On Monday, the U.S. Navy announced a $26 million contract with iRobot
Roadside explosives have become a major challenge to the military. Just as abandoned landmines have always caused casualties, bombs purposely placed along roads traveled by U.S. forces abroad have created chaos, countless injuries, and a few fatalities.
That's why sending out a fleet of iRobot's next-generation mobile robots to detect and disarm the explosives has become a critical component of reducing the number of casualties in the Iraqi war over the past three years.
This involvement ultimately creates a peculiar double life for iRobot. Most consumers associate the company with its Roomba vacuum-cleaning robots and its new line of Scooba floor-mopping automatons.
Saving time around the house, and saving lives everywhere else? That wouldn't be too shabby a slogan for the company. It also reflects iRobot's unlikely presence in defense contracting, a realm where folks usually think of big names like Lockheed Martin
Still, iRobot isn't the first company to toil in household appliances while it aids the military -- thanks, General Electric
It also has the most room for growth. As popular as the Roomba has been, with 1.5 million units sold over the past few years, it has penetrated just 1% of the North American market. The company earned only $0.11 a share last year, but did so on a 49% spike in revenues.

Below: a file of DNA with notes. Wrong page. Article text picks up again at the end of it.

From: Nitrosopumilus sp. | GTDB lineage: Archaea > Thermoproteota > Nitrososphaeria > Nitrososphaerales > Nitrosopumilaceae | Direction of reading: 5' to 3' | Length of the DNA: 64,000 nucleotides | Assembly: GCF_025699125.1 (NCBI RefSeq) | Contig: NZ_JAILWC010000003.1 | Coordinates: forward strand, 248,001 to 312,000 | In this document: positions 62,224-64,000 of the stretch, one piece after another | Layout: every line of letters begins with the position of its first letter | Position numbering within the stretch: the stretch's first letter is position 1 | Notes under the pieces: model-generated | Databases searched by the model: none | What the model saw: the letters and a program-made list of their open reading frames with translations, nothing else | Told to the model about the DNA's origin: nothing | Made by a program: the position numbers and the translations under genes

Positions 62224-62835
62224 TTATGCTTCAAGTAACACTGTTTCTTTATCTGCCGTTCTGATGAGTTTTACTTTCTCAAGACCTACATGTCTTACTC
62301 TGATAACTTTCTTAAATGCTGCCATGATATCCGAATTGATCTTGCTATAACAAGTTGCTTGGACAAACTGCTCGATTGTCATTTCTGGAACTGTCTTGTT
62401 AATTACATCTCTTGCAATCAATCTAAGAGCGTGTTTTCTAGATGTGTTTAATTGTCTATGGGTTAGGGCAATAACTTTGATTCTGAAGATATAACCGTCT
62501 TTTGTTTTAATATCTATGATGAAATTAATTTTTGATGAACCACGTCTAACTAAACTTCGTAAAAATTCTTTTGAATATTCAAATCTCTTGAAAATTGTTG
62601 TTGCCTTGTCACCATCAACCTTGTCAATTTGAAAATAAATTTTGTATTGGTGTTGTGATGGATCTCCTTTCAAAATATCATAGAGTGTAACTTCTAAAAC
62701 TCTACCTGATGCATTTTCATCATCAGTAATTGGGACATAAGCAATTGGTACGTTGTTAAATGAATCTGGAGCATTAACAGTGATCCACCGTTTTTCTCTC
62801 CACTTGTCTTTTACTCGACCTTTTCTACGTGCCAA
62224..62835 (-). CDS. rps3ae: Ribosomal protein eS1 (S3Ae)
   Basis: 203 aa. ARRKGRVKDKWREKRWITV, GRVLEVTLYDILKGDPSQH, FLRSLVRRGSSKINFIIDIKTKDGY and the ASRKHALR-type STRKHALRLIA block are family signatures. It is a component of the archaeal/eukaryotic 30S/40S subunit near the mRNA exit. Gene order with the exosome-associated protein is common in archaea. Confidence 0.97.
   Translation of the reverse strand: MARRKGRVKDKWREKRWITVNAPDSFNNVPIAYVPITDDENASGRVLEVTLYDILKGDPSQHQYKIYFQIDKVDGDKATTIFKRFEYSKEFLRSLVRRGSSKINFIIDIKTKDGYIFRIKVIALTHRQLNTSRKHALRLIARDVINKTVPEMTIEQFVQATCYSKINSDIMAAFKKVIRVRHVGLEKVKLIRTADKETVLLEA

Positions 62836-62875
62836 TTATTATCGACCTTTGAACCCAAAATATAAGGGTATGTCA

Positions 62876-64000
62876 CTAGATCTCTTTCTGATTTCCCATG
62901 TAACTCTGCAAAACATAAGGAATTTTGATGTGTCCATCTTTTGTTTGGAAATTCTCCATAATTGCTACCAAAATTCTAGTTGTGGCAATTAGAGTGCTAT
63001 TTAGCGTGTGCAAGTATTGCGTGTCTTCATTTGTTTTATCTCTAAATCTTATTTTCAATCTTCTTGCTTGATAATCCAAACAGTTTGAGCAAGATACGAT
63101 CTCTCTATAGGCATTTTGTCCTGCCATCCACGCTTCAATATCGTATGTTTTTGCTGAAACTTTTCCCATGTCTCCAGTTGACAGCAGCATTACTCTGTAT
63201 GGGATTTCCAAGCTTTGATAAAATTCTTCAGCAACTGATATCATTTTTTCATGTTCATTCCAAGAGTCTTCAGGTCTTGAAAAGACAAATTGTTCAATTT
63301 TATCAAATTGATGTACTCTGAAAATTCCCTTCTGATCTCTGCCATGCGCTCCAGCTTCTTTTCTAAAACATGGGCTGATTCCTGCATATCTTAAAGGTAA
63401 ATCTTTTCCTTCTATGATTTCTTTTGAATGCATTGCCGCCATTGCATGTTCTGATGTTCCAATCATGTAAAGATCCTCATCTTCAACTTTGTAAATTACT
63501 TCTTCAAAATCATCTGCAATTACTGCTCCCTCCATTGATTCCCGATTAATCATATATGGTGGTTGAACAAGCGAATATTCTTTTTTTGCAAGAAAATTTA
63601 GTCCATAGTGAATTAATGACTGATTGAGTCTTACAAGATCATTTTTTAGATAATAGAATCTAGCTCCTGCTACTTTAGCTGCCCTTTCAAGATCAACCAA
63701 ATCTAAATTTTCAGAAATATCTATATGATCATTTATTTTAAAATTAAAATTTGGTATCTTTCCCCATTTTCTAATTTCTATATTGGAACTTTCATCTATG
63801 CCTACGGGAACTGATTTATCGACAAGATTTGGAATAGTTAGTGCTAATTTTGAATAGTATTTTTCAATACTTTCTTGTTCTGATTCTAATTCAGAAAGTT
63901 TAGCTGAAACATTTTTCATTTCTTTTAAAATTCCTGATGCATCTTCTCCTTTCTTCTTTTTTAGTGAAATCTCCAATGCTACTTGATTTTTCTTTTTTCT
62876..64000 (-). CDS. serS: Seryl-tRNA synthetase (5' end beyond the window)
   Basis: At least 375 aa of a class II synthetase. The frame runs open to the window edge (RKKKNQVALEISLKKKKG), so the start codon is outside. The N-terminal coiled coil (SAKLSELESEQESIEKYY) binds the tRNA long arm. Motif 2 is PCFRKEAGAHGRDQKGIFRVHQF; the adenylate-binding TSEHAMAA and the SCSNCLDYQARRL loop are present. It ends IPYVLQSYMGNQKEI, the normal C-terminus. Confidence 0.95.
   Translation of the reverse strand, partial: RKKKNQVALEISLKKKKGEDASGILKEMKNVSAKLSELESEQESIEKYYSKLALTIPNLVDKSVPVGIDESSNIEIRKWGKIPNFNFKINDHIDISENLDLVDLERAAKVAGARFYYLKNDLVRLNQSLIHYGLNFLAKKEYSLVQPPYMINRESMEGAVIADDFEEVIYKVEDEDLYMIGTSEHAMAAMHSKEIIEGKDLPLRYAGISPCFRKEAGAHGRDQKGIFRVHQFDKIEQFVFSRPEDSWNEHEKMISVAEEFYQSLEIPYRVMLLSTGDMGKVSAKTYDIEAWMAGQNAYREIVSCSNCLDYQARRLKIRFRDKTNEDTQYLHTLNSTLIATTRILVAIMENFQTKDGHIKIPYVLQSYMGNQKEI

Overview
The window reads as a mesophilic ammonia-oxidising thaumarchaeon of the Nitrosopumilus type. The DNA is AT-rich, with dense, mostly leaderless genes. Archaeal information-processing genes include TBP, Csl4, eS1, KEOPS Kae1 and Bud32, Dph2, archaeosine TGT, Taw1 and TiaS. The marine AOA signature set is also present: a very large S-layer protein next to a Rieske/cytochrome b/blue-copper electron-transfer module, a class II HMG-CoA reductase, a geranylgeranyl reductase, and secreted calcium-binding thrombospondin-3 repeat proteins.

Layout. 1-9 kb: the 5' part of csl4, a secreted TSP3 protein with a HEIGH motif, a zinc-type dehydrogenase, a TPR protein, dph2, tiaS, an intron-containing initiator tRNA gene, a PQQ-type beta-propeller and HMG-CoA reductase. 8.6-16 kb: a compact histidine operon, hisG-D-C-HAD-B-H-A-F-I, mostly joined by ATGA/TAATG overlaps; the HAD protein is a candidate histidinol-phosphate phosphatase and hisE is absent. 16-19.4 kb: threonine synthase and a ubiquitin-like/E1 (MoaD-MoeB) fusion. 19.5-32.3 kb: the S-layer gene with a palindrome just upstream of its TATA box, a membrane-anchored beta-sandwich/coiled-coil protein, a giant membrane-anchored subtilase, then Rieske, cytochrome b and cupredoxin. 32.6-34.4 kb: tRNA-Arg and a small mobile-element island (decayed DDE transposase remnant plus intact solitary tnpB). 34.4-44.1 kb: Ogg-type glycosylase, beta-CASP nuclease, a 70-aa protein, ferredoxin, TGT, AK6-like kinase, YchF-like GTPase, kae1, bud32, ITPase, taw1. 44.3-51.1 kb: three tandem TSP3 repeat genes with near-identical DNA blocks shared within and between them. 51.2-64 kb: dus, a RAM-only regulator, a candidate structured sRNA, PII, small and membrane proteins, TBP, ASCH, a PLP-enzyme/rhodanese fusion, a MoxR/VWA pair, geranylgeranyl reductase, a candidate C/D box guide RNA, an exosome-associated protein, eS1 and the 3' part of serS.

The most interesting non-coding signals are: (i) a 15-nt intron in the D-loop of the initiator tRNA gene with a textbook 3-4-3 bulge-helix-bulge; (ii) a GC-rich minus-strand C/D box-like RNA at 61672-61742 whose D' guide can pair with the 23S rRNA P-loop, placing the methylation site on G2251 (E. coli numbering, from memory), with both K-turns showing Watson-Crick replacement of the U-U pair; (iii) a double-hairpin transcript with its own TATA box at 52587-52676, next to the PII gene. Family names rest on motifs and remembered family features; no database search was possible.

Shares of iRobot were singled out three months ago to Rule Breakers newsletter subscribers. It's the kind of groundbreaking company that wins high marks when the premium research service seeks out disruptive technologies. No matter where you may stand on the war in Iraq, you would be hard-pressed to find someone opposed to sending out more iRobot tactical robots to clear the way for convoys instead of risking more casualties.
The more you get to know iRobot, the more you realize you may stumbled into one of the coolest companies this side of surgical-robotics specialist Intuitive Surgical
Feel like a Rule Breaker now, do you? Check out David Gardner's growth stock newsletter as part of a free 30-day trial subscription, to see whether cool stocks like iRobot belong in your portfolio.
Longtime Fool contributor Rick Munarriz is a fan of iRobot, but he does not own shares in any of the companies mentioned in this story. The Fool has a disclosure policy. He is also part of theRule Breakersnewsletter research team, seeking out tomorrow's ultimate growth stocks a day early.